They just discovered a fossilized one in China:
PITTSBURGH, Pennsylvania (CNN) -- A 5-inch-long creature that looked more like a mouse than a man may be the earliest known member of the mammal group that includes humans, according to U.S. and Chinese scientists who have studied fossilized remains of the animal.
The fossil, resembling a contemporary tree shrew, is believed to be 125 million years old. It was unearthed in China in 2000. Experts believe this early mammal, which weighed less than a pound, had long claws, lived in bushes and ate insects, much like modern, squirrel-like shrews. However, unlike its modern counterparts, the ancient animal had the additional task of dodging carnivorous dinosaurs.
Scientists say this is the earliest known placental mammal, the type dominant today. In placental mammals, babies grow and are nourished inside the mother's body through an organ known as the placenta.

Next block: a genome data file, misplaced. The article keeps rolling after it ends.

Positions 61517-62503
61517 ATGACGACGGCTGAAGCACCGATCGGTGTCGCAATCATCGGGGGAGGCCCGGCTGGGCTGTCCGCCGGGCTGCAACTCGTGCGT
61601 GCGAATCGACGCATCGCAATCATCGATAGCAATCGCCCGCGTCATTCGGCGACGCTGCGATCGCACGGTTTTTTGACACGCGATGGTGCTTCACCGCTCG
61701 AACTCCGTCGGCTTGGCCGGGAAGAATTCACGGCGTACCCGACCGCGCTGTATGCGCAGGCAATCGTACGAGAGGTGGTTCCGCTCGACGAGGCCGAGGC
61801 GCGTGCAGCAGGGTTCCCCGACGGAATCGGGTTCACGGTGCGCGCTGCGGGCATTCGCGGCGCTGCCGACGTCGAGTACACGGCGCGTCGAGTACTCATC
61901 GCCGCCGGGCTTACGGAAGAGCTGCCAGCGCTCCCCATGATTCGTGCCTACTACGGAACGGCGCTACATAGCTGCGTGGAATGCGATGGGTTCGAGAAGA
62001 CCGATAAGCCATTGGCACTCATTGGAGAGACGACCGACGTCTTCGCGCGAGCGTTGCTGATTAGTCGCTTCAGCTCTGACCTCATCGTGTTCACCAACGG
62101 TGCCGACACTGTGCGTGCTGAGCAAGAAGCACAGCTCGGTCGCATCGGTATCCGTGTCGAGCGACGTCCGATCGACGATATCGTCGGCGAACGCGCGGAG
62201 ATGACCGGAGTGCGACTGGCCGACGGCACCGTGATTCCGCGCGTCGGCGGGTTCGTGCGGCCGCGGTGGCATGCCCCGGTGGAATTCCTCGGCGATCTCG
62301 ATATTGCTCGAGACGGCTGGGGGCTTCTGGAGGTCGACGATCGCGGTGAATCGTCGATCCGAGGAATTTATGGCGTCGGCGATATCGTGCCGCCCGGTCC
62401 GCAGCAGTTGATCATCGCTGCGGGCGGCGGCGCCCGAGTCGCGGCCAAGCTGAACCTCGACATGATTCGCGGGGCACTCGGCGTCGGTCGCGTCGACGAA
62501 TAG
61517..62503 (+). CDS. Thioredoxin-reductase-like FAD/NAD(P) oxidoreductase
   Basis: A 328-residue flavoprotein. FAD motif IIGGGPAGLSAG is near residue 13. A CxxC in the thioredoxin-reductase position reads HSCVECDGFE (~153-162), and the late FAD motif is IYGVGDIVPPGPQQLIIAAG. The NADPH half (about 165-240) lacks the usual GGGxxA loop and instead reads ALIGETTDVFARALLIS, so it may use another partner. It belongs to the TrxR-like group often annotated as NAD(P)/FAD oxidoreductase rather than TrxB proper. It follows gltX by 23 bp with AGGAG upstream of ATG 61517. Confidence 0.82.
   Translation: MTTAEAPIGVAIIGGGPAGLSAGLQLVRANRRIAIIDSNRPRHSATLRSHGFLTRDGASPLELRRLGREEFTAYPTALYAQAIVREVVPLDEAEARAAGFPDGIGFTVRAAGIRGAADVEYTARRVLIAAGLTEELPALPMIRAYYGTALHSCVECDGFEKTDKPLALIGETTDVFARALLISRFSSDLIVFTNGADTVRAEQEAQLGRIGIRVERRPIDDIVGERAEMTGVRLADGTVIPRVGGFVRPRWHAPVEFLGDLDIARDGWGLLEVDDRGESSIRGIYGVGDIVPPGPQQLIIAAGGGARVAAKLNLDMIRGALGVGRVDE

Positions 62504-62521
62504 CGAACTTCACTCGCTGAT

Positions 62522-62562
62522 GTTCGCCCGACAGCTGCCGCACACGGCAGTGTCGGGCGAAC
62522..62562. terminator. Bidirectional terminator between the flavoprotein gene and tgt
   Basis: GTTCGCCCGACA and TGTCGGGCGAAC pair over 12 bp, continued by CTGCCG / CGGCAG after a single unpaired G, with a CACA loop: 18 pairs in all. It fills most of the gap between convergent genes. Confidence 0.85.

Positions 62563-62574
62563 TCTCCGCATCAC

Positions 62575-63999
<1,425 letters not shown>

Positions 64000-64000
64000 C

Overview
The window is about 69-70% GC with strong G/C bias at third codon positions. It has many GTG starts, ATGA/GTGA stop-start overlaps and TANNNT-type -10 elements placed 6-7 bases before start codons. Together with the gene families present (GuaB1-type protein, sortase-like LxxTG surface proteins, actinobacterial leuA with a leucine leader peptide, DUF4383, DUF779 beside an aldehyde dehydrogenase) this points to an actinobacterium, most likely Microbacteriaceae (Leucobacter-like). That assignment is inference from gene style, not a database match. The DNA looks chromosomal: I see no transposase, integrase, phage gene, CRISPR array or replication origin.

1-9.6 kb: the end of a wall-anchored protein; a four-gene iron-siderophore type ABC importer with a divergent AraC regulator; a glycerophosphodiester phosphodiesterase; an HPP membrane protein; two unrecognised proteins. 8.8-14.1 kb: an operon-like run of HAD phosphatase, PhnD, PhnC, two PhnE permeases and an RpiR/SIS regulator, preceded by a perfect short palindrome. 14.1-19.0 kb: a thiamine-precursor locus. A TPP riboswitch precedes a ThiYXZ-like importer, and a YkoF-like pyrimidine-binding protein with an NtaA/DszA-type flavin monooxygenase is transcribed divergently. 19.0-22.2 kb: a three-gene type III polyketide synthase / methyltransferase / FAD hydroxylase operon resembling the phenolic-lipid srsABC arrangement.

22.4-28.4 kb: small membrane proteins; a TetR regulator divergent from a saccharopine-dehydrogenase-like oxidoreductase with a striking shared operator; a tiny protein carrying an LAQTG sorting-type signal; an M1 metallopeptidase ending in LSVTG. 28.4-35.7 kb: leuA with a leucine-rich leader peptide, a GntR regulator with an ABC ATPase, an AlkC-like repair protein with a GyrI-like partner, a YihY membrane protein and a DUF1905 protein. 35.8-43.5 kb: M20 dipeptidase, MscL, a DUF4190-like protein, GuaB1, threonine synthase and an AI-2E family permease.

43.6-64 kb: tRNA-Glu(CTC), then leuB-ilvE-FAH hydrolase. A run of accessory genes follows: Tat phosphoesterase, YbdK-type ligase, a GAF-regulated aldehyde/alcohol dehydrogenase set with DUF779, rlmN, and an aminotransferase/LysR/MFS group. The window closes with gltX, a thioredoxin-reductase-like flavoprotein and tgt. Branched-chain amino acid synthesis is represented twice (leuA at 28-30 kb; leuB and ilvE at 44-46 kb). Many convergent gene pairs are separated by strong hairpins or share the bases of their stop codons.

Today, there are about 4,000 kinds of placental mammals, ranging from humans, to dogs, cats, whales and bats.
Dr. Qiang Ji of the Chinese Academy of Natural History and researchers from Pittsburgh's Carnegie Museum of Natural History describe the fossil in this week's edition of the British journal Nature.
The fossil find is important because scientists who study human evolution are interested in learning how such early ancestors developed and eventually turned into other species.
Two other mammal types still survive -- marsupials, such as wallabys, kangaroos and opossums, whose offspring develop in pouches, and monotremes, which lay eggs. Only three monotremes still exist -- the duck-billed platypus and two species of spiny anteaters.
Researchers named the animal found in China Eomaia scansoria. Eomaia is Greek for "ankle-biting," and scansoria is Latin for "jib-rat." They say the fossil is unusually well-preserved.